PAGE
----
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‘Birth of solar industry’

Thursday, 7th May, 2015

Work continues on the installation of solar panels at AGL’s 140 hectare solar farm off the Barrier Highway. Work continues on the installation of solar panels at AGL’s 140 hectare solar farm off the Barrier Highway.

By Andrew Robertson

Along with its big brother in Nyngan, the Broken Hill solar farm represents the birth of the large-scale solar industry in Australia, according to the company behind the renewable energy project.

As work to install the 650,000 solar panels continues at the 140 hectare plant outside the city, energy producer AGL said the project would make it easier for other similar-sized solar energy ventures to get off the ground because they would be cheaper to build. 

Speaking at the $150 million, 52 megawatt solar farm on what was once part of Rob Day station, project manager Adam Mackett said yesterday that before now the nation’s solar energy industry existed on a much smaller scale.

The biggest plant now is in Canberra which, at 20 megawatts, is less than half the size of the Broken Hill plant, and some five times smaller than AGL’s 102MW plant near Nyngan.

“So you really didn’t have an industry that had the knowledge on how to deliver it (a large solar plant project),” Mr Mackett said.

“When you’re then pricing projects and you don’t know how to do it, you price in a lot of risk and there’s a lot of uncertainty.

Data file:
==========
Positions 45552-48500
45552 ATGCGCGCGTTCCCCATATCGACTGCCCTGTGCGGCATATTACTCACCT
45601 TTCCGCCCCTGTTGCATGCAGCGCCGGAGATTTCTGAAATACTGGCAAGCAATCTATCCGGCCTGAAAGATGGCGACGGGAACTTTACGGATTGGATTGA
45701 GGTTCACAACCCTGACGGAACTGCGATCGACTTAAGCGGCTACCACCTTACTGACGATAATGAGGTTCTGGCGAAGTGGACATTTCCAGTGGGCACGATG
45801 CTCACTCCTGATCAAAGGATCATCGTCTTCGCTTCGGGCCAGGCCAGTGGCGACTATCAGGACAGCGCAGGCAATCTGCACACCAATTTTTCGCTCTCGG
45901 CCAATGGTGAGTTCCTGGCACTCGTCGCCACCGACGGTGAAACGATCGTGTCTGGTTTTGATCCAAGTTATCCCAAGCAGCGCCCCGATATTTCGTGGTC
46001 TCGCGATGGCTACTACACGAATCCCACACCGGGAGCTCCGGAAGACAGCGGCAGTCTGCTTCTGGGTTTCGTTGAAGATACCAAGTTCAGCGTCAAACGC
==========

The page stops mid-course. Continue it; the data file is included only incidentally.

“The fact that now we’ve done it ... when contractors are pricing it ... that’s going to help drive costs down.”

The fact PV module prices were also coming down took even more risk out of funding large-scale solar projects, according to Mr Mackett.

But it has taken over $230 million in federal and state government funding to get to this point.

The $400m twin solar projects received $166.7m from the Australian Renewable Energy Agency (ARENA) and $66.9m from the NSW Government.

“The funding that gets provided by ARENA (Australian Renewable Energy Agency) and NSW is all about developing the industry, so it terms of having this project occur, what we’re seeing is that industry born in Australia, if you like,” Mr Mackett said.

The Adelaide company that manufactured the tables that will hold the solar panels, IXL, recently moved from Melbourne where it used to manufacture components for the car industry.

“That’s the real story here in terms of what is the government is getting out of the funding they’re contributing, and it’s the birth of large scale industry; it’s kicking it off and it’s also de-risking it in terms of now we can bring people out and show them how easy it can be done.” 

But there will not be major investment in renewable energy projects while there continues to be uncertainty surrounding the Renewable Energy Target (RET), Mr Mackett said. 

“Renewable energy projects need the RET to make them financial ... there’s no doubt about that.”

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